The Devil is in the Details: Character-Driven Writing
by Alex Schumacher
It was only a matter of time before these here internets were corrupted by another Bread Crumbs from the Void. Today’s entry marks number eight in my series of columns stuffed to the gills of real advice, bereft of the phony cheerleading you will find in other articles. Success is a wonderful, if not fickle, achievement. My aim with Bread Crumbs from the Void is not to guarantee you that fame and fortune awaits. I will never make false promises or assure you that everything will be alright. What I will always strive to do is grab you by the short and curlys, drag your lazy-ass from the sofa, and push you to be productive.
Do you know how many home runs you can hit if you never step to the plate? If you answered zero, well then you get a gold fucking star for today.
The one party favor I hope you take away is this: if you harbor any desire whatsoever to be published, you must be producing. Constantly. I am not one of those blowhards who will condemn you for not writing every day. I sure as shit do not. With a full time job and the hustle and bustle of our modern world I find such an expectation to be unrealistic. You do need to find a way to carve out a few hours on a consistent basis – every few days, every weekend, etc. – to devote to your craft.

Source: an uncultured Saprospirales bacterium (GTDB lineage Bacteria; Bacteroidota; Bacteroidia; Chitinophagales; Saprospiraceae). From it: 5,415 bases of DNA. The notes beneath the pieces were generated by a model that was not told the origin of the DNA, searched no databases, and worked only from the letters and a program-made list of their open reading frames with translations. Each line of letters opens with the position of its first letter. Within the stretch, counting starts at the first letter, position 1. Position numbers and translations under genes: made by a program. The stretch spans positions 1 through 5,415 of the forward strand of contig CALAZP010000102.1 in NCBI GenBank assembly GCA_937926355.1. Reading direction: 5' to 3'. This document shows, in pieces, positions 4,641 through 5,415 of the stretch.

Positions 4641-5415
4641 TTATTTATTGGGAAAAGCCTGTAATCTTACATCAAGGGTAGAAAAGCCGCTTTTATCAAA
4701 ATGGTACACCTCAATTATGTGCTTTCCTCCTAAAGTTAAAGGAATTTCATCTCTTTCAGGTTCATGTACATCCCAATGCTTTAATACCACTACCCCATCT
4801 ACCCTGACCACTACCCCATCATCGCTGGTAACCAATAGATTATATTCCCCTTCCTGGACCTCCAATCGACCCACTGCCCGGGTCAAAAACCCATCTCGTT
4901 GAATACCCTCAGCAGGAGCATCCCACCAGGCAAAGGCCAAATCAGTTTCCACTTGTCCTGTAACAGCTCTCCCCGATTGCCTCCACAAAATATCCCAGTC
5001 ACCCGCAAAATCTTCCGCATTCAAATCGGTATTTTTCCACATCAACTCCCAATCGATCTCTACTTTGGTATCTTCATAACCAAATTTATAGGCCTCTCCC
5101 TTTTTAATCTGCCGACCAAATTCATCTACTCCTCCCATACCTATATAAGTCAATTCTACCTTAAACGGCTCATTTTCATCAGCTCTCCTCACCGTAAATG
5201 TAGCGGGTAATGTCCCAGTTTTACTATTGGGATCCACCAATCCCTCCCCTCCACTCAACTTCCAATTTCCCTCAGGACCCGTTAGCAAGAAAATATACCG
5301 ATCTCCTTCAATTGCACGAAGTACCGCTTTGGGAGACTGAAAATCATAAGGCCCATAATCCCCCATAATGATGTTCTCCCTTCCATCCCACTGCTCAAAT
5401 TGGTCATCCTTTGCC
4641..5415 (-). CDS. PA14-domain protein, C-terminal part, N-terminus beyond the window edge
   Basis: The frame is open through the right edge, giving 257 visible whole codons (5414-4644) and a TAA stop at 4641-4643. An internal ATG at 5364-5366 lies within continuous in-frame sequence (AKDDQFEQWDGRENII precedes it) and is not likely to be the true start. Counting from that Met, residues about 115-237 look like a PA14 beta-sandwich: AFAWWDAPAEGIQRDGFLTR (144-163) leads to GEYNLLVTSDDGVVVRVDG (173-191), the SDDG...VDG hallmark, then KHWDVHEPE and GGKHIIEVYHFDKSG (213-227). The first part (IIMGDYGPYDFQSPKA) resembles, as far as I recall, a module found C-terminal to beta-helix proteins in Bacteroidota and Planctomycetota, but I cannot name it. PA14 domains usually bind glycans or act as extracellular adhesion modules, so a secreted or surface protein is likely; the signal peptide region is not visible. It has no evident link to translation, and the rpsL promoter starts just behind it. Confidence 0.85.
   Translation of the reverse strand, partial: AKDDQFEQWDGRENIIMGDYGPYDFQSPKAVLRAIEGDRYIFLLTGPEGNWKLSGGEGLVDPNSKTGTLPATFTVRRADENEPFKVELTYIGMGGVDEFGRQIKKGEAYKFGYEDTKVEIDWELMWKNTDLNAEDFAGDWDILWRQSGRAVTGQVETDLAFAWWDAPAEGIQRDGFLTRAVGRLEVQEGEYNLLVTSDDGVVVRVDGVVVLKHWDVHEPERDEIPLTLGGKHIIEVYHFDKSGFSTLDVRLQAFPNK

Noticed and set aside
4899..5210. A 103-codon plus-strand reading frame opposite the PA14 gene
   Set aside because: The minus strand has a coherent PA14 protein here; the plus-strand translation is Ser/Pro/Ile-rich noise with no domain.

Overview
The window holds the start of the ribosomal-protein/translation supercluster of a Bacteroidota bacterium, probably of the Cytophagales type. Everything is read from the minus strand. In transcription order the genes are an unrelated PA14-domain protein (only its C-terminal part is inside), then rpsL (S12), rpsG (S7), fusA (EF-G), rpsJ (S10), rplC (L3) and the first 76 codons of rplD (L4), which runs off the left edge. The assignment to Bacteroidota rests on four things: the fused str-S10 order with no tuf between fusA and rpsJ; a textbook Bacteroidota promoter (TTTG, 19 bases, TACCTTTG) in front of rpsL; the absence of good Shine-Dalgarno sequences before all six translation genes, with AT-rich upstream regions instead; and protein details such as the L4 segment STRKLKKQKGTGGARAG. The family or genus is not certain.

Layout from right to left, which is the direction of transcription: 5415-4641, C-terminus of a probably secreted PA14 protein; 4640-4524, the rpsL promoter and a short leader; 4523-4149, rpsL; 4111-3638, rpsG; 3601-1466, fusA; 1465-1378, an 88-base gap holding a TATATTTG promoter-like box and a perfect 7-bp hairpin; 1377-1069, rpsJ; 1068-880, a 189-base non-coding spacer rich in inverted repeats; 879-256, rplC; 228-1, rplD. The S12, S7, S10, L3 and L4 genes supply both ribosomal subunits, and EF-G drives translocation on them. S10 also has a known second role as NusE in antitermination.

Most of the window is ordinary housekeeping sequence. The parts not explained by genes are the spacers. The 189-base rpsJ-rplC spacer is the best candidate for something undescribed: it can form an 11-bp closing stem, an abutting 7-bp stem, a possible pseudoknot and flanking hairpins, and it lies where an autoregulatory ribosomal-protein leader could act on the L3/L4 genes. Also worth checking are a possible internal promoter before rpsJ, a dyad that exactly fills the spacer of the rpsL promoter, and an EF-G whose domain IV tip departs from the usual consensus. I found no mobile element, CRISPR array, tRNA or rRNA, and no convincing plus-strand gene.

While I am on the subject of craft, this week I am treating you to a peep show into the world of character-driven writing. If you become overstimulated and cream yourself with excitement, I only ask that you clean up. The janitor is on vacation.
Last week I touched on some of the finer points of plot-driven writing. If you missed that article, you can go back and read it here: http://five2onemagazine.com/2291-2/. If you do not give a shit about plot-driven writing, please feel free to continue unmolested.
Determining whether your piece is plot-driven or character-driven is not all that difficult. While character elements do exist in a plot-driven story, there is a much greater emphasis on the actual story itself. Devices such as plot twists, action scenes and external confrontations are where the focus lies. By and large, in plot-driven writing the resolution is achieved through situational circumstances as opposed to the characters who endure said occurrences.
In plot-driven writing the development of the characters rides bitch to the events which rapidly unfold around them. The characters themselves are not even necessarily essential to the overall storyline. Typically if you can replace or surgically remove one or more of your main characters without affecting the outcome, your story is plot-driven.